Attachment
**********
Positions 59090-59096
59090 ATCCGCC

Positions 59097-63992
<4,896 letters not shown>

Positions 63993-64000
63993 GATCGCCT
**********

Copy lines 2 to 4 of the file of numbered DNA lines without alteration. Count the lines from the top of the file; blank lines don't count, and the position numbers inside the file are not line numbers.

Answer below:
59090 ATCCGCC

Positions 59097-63992
<4,896 letters not shown>